The hyperviolent dystopian magical series Anima Chal Lives (one of my personal faves in the magazine), Grandeek Reel, Heaven’s Prison and Hatsukoi Magical Blitz all have about the same chance of being licensed as Needless, which is to say little, for any number of reasons, from constant, uneditable nudity, to constant, uneditable semi-nudity. (The Needless anime was licensed, I’m still not sure why. never was there a better-named series.)

I’ve seen UJ alternately labeled shounen (for boys, say 12-15) and seinen (for young men, say 16-25.) I’d weigh in on the side of seinen. It’s not that young boys can’t or won’t read and stick with long series – One Piece proves the lie on that pretty quickly – but that the sensibility of the stories, and the crises of identities are more “adult,” if you will. When I began this article, I was surprised, pleasantly, at how many of the series for this magazine have made it over here.  Viz has already resurrected Tenjou Tenge and, damn I’d love to hear that Hayate x Blade will be continued.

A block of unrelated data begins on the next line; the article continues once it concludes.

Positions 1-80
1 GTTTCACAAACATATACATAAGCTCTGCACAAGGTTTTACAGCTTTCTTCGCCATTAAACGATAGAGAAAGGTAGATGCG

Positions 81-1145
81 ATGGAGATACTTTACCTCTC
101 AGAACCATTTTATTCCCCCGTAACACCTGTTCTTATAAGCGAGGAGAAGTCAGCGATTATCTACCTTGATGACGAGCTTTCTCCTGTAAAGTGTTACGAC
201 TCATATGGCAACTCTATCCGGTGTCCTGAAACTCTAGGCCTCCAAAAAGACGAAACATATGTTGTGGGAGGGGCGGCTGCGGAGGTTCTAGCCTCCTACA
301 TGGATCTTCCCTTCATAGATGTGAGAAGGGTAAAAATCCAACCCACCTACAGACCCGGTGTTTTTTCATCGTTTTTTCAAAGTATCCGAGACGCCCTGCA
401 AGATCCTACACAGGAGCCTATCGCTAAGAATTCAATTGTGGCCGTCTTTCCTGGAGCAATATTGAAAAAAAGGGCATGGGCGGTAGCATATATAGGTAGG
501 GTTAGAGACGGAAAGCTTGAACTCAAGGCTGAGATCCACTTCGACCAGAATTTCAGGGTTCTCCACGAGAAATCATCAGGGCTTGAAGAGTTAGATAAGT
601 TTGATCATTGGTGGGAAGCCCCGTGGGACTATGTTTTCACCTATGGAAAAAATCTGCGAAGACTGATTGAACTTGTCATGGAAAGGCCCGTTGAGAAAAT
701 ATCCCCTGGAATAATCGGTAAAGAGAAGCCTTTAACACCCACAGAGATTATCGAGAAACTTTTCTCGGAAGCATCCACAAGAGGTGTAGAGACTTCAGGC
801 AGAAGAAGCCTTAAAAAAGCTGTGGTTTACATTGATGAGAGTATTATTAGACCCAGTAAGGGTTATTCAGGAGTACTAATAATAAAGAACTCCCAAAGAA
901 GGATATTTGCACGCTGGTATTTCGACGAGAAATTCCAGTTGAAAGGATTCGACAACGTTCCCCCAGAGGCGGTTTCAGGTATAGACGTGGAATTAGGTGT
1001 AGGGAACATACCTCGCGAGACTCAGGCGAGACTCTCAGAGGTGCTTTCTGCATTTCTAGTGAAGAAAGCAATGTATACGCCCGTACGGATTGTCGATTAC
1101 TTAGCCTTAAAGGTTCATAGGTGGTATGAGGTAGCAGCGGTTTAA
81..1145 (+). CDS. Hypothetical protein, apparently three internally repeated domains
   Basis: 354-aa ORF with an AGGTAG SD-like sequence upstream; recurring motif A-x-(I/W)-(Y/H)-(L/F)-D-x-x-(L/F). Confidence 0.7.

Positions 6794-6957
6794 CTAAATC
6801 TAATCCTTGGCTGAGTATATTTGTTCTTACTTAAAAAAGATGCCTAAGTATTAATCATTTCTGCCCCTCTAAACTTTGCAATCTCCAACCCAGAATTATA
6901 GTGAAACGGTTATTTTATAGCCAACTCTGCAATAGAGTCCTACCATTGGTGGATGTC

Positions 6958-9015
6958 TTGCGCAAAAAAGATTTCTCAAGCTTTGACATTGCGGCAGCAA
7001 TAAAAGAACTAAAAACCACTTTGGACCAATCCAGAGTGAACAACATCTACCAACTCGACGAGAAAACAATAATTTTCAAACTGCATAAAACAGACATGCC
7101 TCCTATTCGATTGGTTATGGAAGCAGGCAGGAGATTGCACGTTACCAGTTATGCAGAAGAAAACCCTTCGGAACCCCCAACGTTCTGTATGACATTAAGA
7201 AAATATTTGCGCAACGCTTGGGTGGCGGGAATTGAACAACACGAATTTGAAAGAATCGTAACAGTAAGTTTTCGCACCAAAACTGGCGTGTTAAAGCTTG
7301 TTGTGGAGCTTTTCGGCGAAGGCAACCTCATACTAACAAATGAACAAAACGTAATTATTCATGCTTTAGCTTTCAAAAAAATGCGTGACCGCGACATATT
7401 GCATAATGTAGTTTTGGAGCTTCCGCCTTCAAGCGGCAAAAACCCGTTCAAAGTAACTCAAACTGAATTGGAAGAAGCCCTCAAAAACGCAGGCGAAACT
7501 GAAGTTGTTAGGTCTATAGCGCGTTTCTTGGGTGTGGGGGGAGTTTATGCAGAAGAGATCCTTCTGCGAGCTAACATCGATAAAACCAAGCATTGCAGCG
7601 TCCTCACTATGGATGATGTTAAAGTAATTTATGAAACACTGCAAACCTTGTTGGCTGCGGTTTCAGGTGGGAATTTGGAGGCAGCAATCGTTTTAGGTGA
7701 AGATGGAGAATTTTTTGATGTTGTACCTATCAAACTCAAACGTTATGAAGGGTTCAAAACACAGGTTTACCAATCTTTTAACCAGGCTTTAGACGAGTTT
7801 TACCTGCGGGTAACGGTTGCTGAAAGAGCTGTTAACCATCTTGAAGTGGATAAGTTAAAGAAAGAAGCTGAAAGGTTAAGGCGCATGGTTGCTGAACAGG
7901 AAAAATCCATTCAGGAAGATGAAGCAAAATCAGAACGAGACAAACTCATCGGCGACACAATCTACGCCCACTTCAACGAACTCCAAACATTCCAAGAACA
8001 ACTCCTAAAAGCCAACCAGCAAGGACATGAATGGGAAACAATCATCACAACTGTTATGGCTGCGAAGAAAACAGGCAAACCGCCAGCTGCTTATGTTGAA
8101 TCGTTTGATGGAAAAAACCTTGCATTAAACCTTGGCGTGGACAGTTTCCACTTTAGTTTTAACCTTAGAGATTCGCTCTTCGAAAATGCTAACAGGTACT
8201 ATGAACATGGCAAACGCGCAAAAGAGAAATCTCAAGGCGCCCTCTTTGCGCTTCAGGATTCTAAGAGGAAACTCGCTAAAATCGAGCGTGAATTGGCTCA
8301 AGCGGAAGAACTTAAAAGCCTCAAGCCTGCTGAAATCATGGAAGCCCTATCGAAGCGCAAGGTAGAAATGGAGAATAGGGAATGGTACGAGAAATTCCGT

Ultra Jump, published monthly by Shueisha.

Erica Friedman write reviews of Yuri Manga, Anime and related media at her blog Okazu .

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  1. I’ve actully been waiting for the Tenjou tenge omnibus since it was announce last year I take a certen amount of pride in myself that I did,nt stoop to reading Scanlations or buying the edited version and as always these articles are always so much fun to read a small request please do Comic High! next.

  2. Hi Aaron – Great to see your comment.

    Comic High is actually pretty low on my list. I’ll get there…eventually. I think next up is Shounen Sunday. ^_^

  3. I really love Hayate x Blade (I think I even started on it based on your praises) but it seems like a seriously odd title for how you described this magazine. Any thoughts on how it fits in?